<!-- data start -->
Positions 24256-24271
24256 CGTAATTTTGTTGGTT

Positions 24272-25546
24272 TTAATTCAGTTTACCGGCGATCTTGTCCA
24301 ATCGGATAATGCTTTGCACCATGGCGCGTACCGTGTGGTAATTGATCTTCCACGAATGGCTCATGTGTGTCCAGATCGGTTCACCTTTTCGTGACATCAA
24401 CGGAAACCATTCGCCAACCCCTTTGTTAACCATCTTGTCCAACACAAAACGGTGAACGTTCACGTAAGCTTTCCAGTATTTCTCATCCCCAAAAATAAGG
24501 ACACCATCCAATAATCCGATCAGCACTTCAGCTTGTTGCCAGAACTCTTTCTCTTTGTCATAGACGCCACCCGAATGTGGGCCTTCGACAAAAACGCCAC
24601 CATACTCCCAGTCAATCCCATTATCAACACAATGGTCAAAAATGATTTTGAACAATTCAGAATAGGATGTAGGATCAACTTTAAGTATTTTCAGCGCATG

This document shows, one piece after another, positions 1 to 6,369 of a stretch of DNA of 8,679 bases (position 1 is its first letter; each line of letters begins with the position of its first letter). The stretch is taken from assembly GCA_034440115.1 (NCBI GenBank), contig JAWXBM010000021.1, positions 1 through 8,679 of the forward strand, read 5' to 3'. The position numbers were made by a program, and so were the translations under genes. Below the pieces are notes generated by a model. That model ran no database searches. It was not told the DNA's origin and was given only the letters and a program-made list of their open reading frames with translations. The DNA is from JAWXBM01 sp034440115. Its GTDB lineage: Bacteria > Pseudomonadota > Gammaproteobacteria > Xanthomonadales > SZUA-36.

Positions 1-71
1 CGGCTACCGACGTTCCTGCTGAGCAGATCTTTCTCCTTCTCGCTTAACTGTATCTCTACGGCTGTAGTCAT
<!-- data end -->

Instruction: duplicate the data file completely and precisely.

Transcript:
Positions 24256-24271
24256 CGTAATTTTGTTGGTT

Positions 24272-25546
24272 TTAATTCAGTTTACCGGCGATCTTGTCCA
24301 ATCGGATAATGCTTTGCACCATGGCGCGTACCGTGTGGTAATTGATCTTCCACGAATGGCTCATGTGTGTCCAGATCGGTTCACCTTTTCGTGACATCAA
24401 CGGAAACCATTCGCCAACCCCTTTGTTAACCATCTTGTCCAACACAAAACGGTGAACGTTCACGTAAGCTTTCCAGTATTTCTCATCCCCAAAAATAAGG
24501 ACACCATCCAATAATCCGATCAGCACTTCAGCTTGTTGCCAGAACTCTTTCTCTTTGTCATAGACGCCACCCGAATGTGGGCCTTCGACAAAAACGCCAC
24601 CATACTCCCAGTCAATCCCATTATCAACACAATGGTCAAAAATGATTTTGAACAATTCAGAATAGGATGTAGGATCAACTTTAAGTATTTTCAGCGCATG

This document shows, one piece after another, positions 1 to 6,369 of a stretch of DNA of 8,679 bases (position 1 is its first letter; each line of letters begins with the position of its first letter). The stretch is taken from assembly GCA_034440115.1 (NCBI GenBank), contig JAWXBM010000021.1, positions 1 through 8,679 of the forward strand, read 5' to 3'. The position numbers were made by a program, and so were the translations under genes. Below the pieces are notes generated by a model. That model ran no database searches. It was not told the DNA's origin and was given only the letters and a program-made list of their open reading frames with translations. The DNA is from JAWXBM01 sp034440115. Its GTDB lineage: Bacteria > Pseudomonadota > Gammaproteobacteria > Xanthomonadales > SZUA-36.

Positions 1-71
1 CGGCTACCGACGTTCCTGCTGAGCAGATCTTTCTCCTTCTCGCTTAACTGTATCTCTACGGCTGTAGTCAT